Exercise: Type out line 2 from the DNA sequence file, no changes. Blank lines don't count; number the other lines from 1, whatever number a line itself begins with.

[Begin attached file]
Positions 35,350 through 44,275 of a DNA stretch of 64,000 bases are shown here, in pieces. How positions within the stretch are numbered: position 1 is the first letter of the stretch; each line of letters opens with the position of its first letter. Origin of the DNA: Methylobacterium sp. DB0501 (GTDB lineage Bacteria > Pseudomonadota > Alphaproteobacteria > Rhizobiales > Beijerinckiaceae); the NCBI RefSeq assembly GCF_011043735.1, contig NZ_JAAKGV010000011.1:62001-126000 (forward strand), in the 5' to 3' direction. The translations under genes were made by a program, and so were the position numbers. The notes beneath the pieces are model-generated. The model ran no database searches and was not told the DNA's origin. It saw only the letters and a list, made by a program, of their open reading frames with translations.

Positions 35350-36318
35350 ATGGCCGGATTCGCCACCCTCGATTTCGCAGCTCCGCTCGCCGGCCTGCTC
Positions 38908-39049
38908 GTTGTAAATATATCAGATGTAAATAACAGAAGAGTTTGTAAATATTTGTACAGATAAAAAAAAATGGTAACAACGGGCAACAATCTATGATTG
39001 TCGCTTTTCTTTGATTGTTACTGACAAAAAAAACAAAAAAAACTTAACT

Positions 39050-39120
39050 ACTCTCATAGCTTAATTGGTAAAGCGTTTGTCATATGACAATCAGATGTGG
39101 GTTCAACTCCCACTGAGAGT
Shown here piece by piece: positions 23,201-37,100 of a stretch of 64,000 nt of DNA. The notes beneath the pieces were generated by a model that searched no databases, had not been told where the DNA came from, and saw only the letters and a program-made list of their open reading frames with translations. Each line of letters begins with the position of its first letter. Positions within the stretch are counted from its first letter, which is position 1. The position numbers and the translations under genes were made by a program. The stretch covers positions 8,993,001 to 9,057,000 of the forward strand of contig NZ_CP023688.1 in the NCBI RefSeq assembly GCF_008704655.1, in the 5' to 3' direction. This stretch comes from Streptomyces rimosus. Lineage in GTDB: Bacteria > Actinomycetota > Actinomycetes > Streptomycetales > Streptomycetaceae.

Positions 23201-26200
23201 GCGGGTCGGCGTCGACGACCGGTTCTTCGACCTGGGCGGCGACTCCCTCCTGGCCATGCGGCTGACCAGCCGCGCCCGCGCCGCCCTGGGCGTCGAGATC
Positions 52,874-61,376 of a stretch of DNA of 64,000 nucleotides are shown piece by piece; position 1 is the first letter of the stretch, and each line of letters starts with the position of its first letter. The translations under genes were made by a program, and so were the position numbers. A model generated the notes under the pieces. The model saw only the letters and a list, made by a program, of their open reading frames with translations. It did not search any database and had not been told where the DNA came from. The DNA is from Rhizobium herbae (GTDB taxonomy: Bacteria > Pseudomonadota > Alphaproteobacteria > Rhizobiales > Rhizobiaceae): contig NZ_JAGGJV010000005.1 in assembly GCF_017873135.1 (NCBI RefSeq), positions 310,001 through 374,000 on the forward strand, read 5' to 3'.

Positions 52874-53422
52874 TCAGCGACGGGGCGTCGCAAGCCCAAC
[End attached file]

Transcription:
Positions 35350-36318